The new face of Do-It-Yourself garages

The concept of DIY automotive work is nothing new.

In the 1970s, auto enthusiasts could readily find hourly workspace; allowing them to replace their own oil, change brakes, or drop a transmission.

Hobby shops on military bases provide similar services for active members.

As rent and insurance costs increased, and vehicles became more complex, these independent DIY shops shut their doors, leaving automotive repair work to professional mechanics and those lucky enough to have the tools and home garages.

DIY automotive seemed destined to be a footnote of motoring history.

The art of at-home automotive maintenance is not all lost. An interesting change is taking place as our cities become more populous and the sharing economy model is applied to more facets of daily life.

Millennials are showing a renewed interest in tackling their automotive needs. These tech savvy, cost conscious youth have been inspired by a rash of DIY television shows, Instagram feeds, and YouTube channels. This apartment-constricted generation has more access to information and support than ever before, and is fueled by inexpensive online parts and free two-day shipping.

With improved build quality, the average age of passenger vehicles has risen to 11.6 years, the oldest in motoring history. That means there are a lot of oil filters, belts, and spark plugs that need to be replaced in the coming years, but no place for many DIY mechanics to change them.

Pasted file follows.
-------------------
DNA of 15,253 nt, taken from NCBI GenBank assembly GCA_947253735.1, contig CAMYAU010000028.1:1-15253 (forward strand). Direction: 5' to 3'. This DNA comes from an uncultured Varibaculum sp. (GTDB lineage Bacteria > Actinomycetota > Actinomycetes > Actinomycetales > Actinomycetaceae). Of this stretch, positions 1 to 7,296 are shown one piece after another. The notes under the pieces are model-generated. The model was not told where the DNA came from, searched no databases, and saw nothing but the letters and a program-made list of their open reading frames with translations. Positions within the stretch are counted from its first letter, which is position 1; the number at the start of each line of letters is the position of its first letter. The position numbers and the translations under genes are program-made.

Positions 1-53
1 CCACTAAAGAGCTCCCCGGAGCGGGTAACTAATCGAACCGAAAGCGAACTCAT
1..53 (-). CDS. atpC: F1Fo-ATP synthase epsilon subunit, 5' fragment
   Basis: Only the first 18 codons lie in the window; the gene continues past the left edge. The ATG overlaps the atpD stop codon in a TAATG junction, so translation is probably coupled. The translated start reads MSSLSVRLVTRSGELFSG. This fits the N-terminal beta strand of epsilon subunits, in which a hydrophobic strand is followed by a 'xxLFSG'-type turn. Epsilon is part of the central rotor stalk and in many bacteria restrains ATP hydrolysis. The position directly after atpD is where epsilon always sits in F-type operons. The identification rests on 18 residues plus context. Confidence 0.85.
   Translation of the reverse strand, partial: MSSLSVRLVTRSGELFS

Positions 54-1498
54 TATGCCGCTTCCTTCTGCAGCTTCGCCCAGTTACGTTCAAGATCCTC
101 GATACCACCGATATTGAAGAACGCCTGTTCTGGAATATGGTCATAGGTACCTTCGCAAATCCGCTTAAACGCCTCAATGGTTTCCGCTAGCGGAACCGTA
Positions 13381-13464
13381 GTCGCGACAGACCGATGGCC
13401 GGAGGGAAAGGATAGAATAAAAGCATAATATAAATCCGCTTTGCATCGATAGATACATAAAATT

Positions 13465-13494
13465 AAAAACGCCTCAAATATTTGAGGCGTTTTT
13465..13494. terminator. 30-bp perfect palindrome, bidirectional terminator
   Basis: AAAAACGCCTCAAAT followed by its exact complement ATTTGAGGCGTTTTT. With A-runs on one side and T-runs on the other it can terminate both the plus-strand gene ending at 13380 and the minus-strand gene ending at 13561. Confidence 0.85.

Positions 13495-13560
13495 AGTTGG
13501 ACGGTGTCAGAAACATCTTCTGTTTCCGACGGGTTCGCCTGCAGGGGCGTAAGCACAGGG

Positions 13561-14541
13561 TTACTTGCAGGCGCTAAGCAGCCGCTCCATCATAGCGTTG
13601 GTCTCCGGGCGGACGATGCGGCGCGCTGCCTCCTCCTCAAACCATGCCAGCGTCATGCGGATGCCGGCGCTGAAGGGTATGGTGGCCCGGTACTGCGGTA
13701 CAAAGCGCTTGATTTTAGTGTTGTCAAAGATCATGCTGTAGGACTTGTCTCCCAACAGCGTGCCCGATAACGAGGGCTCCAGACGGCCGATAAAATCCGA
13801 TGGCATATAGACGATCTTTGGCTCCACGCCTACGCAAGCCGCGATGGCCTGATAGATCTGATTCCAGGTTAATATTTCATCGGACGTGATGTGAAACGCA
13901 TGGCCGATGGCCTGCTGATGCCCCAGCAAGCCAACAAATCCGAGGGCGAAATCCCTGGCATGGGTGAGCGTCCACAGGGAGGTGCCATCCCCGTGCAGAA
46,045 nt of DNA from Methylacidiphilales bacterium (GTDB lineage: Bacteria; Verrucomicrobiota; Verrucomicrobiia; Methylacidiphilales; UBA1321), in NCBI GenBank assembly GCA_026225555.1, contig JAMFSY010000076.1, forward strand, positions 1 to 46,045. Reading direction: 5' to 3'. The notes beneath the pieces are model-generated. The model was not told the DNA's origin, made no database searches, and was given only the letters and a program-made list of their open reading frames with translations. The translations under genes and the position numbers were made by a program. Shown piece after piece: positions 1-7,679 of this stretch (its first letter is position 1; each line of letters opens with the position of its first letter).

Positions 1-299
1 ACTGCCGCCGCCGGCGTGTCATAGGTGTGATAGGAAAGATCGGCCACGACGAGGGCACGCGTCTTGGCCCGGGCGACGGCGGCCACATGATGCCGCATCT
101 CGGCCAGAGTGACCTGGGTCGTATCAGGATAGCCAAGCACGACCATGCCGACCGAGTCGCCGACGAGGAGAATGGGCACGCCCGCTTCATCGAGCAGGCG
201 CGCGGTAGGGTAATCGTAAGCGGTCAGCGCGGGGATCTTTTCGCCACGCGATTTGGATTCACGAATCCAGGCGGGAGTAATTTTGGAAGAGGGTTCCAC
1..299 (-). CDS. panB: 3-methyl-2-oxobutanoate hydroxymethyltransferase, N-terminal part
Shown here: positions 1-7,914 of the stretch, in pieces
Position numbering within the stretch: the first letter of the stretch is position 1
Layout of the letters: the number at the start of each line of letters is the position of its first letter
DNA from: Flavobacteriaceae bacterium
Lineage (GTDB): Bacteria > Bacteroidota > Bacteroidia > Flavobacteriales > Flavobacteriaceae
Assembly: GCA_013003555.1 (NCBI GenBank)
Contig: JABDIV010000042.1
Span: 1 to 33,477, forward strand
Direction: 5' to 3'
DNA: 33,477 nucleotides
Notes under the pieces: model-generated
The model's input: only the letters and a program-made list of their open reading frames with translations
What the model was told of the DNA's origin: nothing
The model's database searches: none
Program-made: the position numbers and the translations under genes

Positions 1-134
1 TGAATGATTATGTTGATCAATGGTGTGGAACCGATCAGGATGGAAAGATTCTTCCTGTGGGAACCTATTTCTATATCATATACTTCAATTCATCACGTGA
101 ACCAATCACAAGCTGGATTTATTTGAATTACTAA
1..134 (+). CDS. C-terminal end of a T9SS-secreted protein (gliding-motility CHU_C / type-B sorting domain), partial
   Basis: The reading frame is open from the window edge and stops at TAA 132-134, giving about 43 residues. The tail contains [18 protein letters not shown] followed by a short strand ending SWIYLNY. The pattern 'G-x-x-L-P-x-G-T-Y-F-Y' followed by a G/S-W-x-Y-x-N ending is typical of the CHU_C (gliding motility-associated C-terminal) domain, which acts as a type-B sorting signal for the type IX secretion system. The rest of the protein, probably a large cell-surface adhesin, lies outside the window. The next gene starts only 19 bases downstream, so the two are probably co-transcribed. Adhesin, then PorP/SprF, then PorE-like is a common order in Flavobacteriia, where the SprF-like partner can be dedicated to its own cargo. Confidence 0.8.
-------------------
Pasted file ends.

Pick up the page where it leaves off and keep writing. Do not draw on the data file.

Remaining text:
A new wave of shops is opening to cater to these wrenchers and their motoring needs. Community garages provide the space and tools to work, as well as offer educational classes, weekly rides, movie nights, and a place to congregate with other enthusiasts.

While community garages are a hub for all things motor related, they are diversifying their services by offering barber shops, selling parts, clothing, coffee, and pop-up retail space for local vendors.

DIY automotive has taken on a whole new look to appeal to a younger generation and it’s working. For apartment dwellers and even experts that lack the tools, these spaces fill a tremendous void.

The transactional nature of hourly space is mostly a thing of the past. Many of these new shops are member based, requiring monthly or annual dues to make use of their space. Users are ok with that change, and are readily buying into the model as dozens of shops are popping up across the country.

This is the millennial version of a country club, a place to spend your days with like-minded people. The concept is by no means mainstream, and community garages celebrate a counter-culture mentality, getting back to a time when people weren’t so engrossed by electronics, getting their hands dirty, and connecting with their machines.

The question remains if community garages can ride out the wave of popularity or are doomed as modern electric vehicles become commonplace.

Regardless of fate, the new wave of shared workspace is an amazing resource for budding automotive enthusiasts and keeping the DIY flame lit.

 

Andrew Koretz is an avid DIY vehicle enthusiast, garage consultant, and founder of GarageTime – an online marketplace for DIY workspace. Check him out on Facebook and LinkedIn.

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